strategy+business is published by PwC Strategy& Inc.
 
or, sign in with:
strategy and business
Published: April 27, 2012

 
 

Engagement Isn’t Enough

She begins with an employee from platinum-card member services who helped a stranded customer find a hotel room — despite the fact that the customer had left home without his card. “Sam spent an hour and a half on the phone until he found a hotel that would let this card member check in without his card,” she explains. “That’s living our Blue Box value of customer commitment. Sam has made a real difference in that customer’s life.” The large crowd heartily applauds the fellow’s accountability as Camaraza presents him with an award from RewardBlue — American Express’ recognition system where any employee can recognize any other employee in forty-five countries.

After welcoming another eight people to the spotlight in the Oprah chairs, and getting misty-eyed on a few occasions as she describes someone’s dedication, Camaraza steps aside and on cue a randomly selected employee from each of the facility’s large business units runs out. The blaring music returns and the five play a game of Minute to Win It, blowing up balloons and then using the captured air to try to push fifteen cups off their respective tables. The crowd begins howling in encouragement for their floors’ representatives and laughing hysterically at some of the attempts. When a slight, spunky woman from the credit group wins, employees from the fourth floor go bananas in celebration.

“Loosening up like this was especially important when we were going through the financial crisis,” Camaraza says. “Our people were working so hard. Every call that came in seemed to be challenging: Someone had lost their job and wasn’t making their payments. We had to help folks relieve the stress of a very tough environment.”

But surely some people don’t approve of such shenanigans. True, though such cranky attitudes don’t last long in Fort Lauderdale. “I don’t want to surround myself with people who are dragging themselves to work. We don’t need any grumpy poo-poo heads,” Camaraza said. “That’s a technical term,” she added with a chuckle, and we couldn’t help but laugh with her.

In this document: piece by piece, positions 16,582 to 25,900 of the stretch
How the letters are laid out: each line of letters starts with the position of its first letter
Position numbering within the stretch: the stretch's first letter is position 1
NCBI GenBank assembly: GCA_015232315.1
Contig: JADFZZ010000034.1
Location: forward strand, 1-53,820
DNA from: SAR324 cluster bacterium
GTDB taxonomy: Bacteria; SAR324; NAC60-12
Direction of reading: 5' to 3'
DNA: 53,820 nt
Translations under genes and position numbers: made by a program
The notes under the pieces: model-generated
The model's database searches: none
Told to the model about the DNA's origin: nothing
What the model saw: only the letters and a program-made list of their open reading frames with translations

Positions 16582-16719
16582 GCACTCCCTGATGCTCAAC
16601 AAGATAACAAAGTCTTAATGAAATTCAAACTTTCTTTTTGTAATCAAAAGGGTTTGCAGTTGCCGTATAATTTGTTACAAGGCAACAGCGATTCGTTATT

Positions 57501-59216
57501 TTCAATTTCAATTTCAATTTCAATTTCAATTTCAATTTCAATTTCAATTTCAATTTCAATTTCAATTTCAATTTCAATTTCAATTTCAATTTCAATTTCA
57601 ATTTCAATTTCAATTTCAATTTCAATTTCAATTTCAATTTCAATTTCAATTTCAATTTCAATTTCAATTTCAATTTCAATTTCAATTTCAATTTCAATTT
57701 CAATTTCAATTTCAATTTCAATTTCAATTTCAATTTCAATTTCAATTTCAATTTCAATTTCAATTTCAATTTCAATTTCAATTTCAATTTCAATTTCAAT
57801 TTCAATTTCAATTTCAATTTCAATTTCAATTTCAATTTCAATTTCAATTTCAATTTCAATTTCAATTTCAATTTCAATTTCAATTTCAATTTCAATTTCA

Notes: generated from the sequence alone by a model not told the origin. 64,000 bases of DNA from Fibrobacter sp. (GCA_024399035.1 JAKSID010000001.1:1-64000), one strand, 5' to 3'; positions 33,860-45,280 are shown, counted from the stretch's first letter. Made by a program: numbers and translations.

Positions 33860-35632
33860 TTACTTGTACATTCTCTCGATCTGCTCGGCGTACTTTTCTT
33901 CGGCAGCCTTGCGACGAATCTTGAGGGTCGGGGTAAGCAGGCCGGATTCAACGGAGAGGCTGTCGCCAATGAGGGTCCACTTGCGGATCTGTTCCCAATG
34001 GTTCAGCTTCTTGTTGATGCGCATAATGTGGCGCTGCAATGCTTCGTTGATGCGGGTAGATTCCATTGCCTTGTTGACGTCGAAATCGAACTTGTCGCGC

All this cheerfulness and productivity in today’s financial services industry is rare and is derived in part from leadership’s unique efforts to affect employees physical and emotional well-being — something that has paid off for them handsomely. For instance, Camaraza walked us through their brand-new Healthy Living Center, a workout facility with fitness classes and weights. Trainers are on staff, as is a nurse. And then she gave us a tour of the Kids Zone, a backup child-care facility. As we entered, “Who Let the Dogs Out?” was blaring from a television as a dozen excited eight-year-olds bounced in front of a video dance game as part of an exercise break.

CEO Ken Chenault and executive vice president of world service Jim Bush gave Camaraza the go-ahead to pilot the facility in Fort Lauderdale. “We have about ninety births here every year and eleven hundred dependent children under the age of twelve,” Camaraza explained. “It was a significant multimillion-dollar investment that paid back in about fifteen months. It’s a huge driver in reducing absenteeism, and we can look at the attrition of people who are registered for child care and the rest of the employee population and there is no comparison.”

Employees are eligible for up to twenty days of backup child care in the facility and three weeks of summer camp for their kids. And employees’ newborns can spend up to eight weeks in the Kids Zone. “A woman who has no children said to me today that it makes [her] really proud to work for this company. We get a ripple effect that is really powerful,” Camaraza said.

 
 
 
Follow Us 
Facebook Twitter LinkedIn Google Plus YouTube RSS strategy+business Digital and Mobile products App Store

 

This Reviewer

  1. Ann Rhoades is PRES (Person Responsible for Extraordinary Service) and founder of People Ink, a consulting firm specializing in the development of values-centric cultures. Previously, she served as the chief people officer of Southwest Airlines, Promus Hotel Company, and JetBlue Airways. She is the author of Built on Values: Creating an Enviable Culture That Outperforms the Competition (with Nancy Shepherdson, Jossey-Bass, 2011).

This Excerpt

  1. All In: How the Best Managers Create a Culture of Belief and Drive Big Results (Free Press, 2012), by Adrian Gostick and Chester Elton.
  2. Adrian Gostick and Chester Elton are the founders and managing partners of The Culture Works, a global training and consulting firm. They are the best-selling authors of several books, including The Orange Revolution: How One Great Team Can Transform an Entire Organization (Free Press, 2010) and The Carrot Principle: How the Best Managers Use Recognition to Engage Their People, Retain Talent, and Drive Performance (Free Press, 2007).